“Jerry fights for his leads. He fights his guitar, and by the end – by the time he gets the lead on – it’s like, ‘Wow man, that was a piece of work!’”: Duff McKagan says Jerry Cantrell’s solos do not come easily – and they involve a lot of swearing

Jerry Cantrell and Duff McKagan onstage in 2009
Jerry Cantrell and Duff McKagan onstage in 2009 (Image credit: Barry Brecheisen / Getty Images)

Duff McKagan has described the intense process behind Jerry Cantrell’s approach to guitar solos, with the Guns N’ Roses basis likening the experience to that of a “fight” between the guitarist and his guitar.

Cantrell guests on McKagan’s new solo album Lighthouse on a track called I Just Don’t Know. The record pulls several threads, weaving in older unreleased tracks among new material written during the Covid years at McKagan’s Seattle studio. 

Now, in a new interview with MusicRadar, the bassist discusses several of the guest solos on the record, including contributions from the aforementioned Cantrell (a fellow Seattle resident) and his GN’R bandmate, Slash.

“Jerry fights for his leads,” comments McKagan of Cantrell’s soloing approach. 

“I’ve seen so many different guitar players. Some guys can just come in and [do it]. And, ‘Wow, that’s fuckin’ amazing.’

“Jerry comes in and he fights. He fights his guitar and, by the end – by the time he gets the lead on – it’s like, ‘Wow man, that was a piece of work. I saw your brain working.’”

If anything, the insight makes us like Cantrell’s lead work even more. There’s a popular misconception that killer solos just come easily to big-name players, so it’s always reassuring to hear of a guitar great that has to wring it out of the neck.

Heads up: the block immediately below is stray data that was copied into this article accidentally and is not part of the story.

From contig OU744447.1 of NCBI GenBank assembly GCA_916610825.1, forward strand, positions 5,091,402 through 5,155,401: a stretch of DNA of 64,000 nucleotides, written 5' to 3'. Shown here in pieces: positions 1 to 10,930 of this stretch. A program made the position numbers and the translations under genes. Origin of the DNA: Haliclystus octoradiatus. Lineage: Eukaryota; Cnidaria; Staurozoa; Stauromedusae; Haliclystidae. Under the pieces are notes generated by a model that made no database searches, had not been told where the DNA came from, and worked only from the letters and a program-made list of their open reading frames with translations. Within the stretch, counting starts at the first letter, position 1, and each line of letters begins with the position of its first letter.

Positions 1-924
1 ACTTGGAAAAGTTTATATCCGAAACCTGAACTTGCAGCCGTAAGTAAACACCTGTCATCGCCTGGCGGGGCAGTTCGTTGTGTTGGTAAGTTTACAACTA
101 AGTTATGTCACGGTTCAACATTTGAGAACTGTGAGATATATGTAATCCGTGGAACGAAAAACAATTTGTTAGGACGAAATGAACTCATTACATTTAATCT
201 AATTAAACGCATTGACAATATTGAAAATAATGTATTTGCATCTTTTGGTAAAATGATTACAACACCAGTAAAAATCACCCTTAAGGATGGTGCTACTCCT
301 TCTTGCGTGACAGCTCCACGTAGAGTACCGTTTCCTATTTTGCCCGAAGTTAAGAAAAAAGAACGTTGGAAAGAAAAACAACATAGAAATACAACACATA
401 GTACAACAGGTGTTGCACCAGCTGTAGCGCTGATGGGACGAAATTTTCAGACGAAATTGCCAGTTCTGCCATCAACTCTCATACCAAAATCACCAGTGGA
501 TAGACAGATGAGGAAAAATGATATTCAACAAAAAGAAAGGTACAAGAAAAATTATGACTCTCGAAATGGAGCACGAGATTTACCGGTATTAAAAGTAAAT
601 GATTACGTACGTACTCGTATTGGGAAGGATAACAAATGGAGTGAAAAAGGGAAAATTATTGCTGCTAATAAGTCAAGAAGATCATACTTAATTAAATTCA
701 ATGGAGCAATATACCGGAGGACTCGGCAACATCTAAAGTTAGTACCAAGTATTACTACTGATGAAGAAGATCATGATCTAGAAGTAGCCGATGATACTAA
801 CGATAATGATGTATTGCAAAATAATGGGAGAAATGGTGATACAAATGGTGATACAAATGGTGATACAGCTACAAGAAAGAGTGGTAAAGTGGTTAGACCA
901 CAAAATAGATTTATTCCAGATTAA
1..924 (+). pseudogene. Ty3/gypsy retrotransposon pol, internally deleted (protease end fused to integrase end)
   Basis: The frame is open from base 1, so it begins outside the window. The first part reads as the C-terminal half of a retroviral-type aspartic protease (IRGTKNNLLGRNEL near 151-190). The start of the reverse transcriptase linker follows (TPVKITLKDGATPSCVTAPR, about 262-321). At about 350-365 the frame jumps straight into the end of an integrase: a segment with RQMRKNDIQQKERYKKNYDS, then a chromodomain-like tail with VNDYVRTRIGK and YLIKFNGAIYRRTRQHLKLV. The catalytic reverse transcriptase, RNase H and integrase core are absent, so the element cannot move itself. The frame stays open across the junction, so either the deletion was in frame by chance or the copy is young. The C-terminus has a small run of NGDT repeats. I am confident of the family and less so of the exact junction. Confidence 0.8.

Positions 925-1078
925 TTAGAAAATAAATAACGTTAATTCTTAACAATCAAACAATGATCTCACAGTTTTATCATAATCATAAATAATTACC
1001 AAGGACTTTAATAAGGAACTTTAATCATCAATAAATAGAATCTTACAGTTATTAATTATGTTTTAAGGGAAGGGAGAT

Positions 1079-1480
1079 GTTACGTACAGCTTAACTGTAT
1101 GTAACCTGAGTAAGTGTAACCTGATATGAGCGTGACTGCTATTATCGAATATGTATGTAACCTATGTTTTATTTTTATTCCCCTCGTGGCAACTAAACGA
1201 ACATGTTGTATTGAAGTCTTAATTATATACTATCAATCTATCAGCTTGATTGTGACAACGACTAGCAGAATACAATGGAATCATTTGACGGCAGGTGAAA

“He fuckin’ swears,” says McKagan. “He gets through this thing. I’ve seen him do it plenty of times, and I knew he’d do it on [I Just Don’t Know].”

Elsewhere, in the same piece, McKagan discusses Slash’s lead spot on the track, Hope – one of the songs initially made for a solo release that McKagan’s then-label, Geffen, left on the shelf. 

“That’s a song I did in 1996 at my house in LA, in the Hollywood Hills,” says McKagan. “Slash had come over to my house one day and heard that song… He was like, ‘Hey man, do you want me to put a guitar on this?’ Yeah, for sure! I had an amp set up and I recorded it. This was back in the days of tape, of course, and I was good enough to record him. 

“So, I got those masters back during [Covid]... and it’s a very pretty song. Slash plays thematic things in there. He’s so good at that.” 

Amusingly, McKagan notes that more recent discussions with Slash have revealed the guitarist has no recollection of the session. 

“He doesn’t remember playing the song,” concludes McKagan. “It was during an interesting time in his life!”

To read the full Duff McKagan interview, head to MusicRadar, and for more from Duff, check out our interview where he names the seven bassists who shaped his sound and explains how Prince shaped the sound of Appetite for Destruction.

Meanwhile, Slash has been working on his own “blues-orientated” solo album, due in 2024, which he has described as a spiritual sequel to his star-studded 2010 solo debut – revealing he’s already got a recording with Demi Lovato in the bag.

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Matt Parker

Matt is a staff writer for GuitarWorld.com. Before that he spent 10 years as a freelance music journalist, interviewing artists for the likes of Total Guitar, Guitarist, Guitar World, MusicRadar, NME.com, DJ Mag and Electronic Sound. In 2020, he launched CreativeMoney.co.uk, which aims to share the ideas that make creative lifestyles more sustainable. He plays guitar, but should not be allowed near your delay pedals.